Needless to say, it’s popular with visiting pharmacists and lovers of quirky attractions. It’s conveniently located downtown close to other things you’ll likely want to check out as well.
Though most visitors don’t make a special trip to the museum, those that do typically spend less than an hour checking out the exhibits, many consider it one of the unexpected highlights of their trip.
6. Painted Stave Distilling
Craft beer, wine, and spirit producers have taken the adult beverage industry by storm in recent years, and Painted Stave Distilling on West Commerce Street in Smyrna is one of the town’s most popular.
The distillery is housed in what was once a movie theater that was originally built in the ‘40s, and the facility is open to tastings and tours on Fridays, Saturdays, and Sundays.
They’re particularly well-known for their radical concoctions like vodka infused with scrapple essence, but for those not familiar with it, it’d be wise to try the vodka first before looking into the mystery meat’s contents.
7. Blue Earl Brewing Company
For such a small state, Delaware has an impressive number of world-crass craft breweries.
Blue Earl Brewing Company is located on Artisan Drive in Smyrna and usually features at least a dozen beers on tap at any given time.
Blue Earl is also a popular live entertainment venue, especially on the weekends, when beer-loving revelers are looking to unwind with friends and pints.
They’ve recently started serving their own food too. Most visitors agree that their hot wings are to die for, and they come with a variety of tasty sauce options that range from hot to sweet and mild.
8. Marian Coffin Gardens
Those prone to weak knees and uncontrollable spine chills need not worry when visiting one of Wilmington’s most unique attractions: the Marian Coffin Gardens are named after a well-known female landscape architect, not for their corpse-filled coffins.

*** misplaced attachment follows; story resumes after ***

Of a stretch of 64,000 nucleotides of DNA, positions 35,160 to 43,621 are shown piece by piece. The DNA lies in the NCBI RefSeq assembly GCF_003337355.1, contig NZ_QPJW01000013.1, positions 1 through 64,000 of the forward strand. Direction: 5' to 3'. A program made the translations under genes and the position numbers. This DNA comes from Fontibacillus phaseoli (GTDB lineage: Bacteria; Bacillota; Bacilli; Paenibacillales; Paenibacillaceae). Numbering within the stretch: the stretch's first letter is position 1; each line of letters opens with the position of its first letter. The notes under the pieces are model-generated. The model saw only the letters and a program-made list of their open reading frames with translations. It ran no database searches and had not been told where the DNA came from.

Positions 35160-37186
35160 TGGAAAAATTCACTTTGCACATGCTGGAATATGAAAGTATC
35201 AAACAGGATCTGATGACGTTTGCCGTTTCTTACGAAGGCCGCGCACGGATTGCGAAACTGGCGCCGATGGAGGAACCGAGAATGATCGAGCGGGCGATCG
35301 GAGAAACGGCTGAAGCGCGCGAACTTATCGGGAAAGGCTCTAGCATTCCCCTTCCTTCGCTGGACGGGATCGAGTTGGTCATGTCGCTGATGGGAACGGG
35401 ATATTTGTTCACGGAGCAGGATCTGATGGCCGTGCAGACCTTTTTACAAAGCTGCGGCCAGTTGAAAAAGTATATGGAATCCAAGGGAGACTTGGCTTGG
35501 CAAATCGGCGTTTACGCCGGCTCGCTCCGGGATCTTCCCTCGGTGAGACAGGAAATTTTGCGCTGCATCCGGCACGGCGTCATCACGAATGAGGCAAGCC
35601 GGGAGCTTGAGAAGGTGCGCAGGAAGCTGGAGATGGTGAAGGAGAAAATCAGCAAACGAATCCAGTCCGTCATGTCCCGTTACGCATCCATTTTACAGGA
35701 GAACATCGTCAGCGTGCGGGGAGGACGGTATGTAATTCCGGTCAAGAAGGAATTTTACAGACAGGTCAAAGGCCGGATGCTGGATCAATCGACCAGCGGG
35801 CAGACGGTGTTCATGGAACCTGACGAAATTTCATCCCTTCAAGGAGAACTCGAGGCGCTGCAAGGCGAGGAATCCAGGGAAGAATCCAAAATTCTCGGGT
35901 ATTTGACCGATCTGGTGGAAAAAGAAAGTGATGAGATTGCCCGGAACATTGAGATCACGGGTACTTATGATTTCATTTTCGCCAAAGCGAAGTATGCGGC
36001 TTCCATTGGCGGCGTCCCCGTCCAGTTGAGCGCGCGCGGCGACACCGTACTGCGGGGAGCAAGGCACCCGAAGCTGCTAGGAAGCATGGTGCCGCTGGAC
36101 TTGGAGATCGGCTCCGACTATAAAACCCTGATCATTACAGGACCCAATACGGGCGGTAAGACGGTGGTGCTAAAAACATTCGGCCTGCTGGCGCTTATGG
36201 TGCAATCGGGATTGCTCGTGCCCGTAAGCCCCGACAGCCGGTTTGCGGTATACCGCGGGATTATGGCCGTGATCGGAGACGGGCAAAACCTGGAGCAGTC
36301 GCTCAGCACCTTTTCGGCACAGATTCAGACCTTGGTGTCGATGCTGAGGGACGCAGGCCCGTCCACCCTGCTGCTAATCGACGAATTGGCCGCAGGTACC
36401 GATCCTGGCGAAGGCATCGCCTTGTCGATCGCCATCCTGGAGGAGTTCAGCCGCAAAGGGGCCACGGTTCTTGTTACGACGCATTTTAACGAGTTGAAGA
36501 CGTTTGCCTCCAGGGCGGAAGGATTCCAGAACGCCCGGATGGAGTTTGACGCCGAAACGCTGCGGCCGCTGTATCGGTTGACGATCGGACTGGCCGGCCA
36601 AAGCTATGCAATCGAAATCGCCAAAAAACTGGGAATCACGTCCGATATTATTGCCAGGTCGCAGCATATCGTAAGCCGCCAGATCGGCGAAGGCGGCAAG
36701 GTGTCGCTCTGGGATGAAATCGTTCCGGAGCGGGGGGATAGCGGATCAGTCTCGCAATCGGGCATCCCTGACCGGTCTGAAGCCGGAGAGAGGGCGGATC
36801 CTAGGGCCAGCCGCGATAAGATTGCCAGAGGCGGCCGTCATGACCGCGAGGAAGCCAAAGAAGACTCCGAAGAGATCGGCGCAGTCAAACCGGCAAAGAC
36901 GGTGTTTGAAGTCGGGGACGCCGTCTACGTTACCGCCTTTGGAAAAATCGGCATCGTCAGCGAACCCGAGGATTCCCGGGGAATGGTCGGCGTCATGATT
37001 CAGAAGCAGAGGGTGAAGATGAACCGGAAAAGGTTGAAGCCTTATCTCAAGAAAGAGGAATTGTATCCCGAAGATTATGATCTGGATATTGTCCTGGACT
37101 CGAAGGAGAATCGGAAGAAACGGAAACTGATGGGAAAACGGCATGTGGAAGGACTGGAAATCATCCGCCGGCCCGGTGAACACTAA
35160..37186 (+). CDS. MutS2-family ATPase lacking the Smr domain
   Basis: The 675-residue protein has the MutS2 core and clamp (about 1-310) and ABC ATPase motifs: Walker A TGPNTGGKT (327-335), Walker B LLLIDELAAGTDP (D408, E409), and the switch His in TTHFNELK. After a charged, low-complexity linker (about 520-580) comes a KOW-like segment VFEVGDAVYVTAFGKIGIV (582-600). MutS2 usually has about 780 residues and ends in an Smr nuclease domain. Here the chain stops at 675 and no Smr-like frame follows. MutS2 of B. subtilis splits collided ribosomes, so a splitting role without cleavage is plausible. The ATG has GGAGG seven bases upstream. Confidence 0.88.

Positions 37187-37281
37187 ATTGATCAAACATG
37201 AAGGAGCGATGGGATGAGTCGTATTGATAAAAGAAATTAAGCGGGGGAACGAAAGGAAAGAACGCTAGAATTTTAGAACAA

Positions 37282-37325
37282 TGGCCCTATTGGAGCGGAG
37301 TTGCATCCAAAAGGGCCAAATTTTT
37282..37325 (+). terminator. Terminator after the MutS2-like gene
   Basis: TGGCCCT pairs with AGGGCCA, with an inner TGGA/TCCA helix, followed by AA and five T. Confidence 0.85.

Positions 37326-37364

The home and gardens were originally built more than 150 years ago. Though they were once the height of order and opulence, they both fell on hard times over the years, and now they’re little more than an interesting curiosity.
They’re still one of the area’s most photographed attractions, and the gardens are open from dawn to dusk and free to visit, but the mansion is off-limits.
9. Fort Delaware
Located on a small island in the Delaware River, Fort Delaware was originally built to protect the city of Philadelphia from naval attack.
It’s an impressive structure brimming with powerful cannons protruding from parapets behind massively thick masonry walls and is one of the area’s most iconic historical landmarks.
Guided boat tours to the fort are available from both sides of the river. For first-time visitors and history buffs, they’re truly memorable ways to spend a day.
Prices are relatively reasonable, and the views up and down the river and of the surrounding towns are second to none.
10. Museum of Business History and Technology
The Museum of Business History and Technology doesn’t exactly have the same romantic ring as historic forts and Revolutionary War sites, but even for those who shun plastic pocket protectors, it usually ends up being a surprisingly enjoyable attraction.
The items on display include vintage business machines from bygone eras such as clunky calculators, pencil sharpeners, typewriters, and copy machines that only printed in black and white.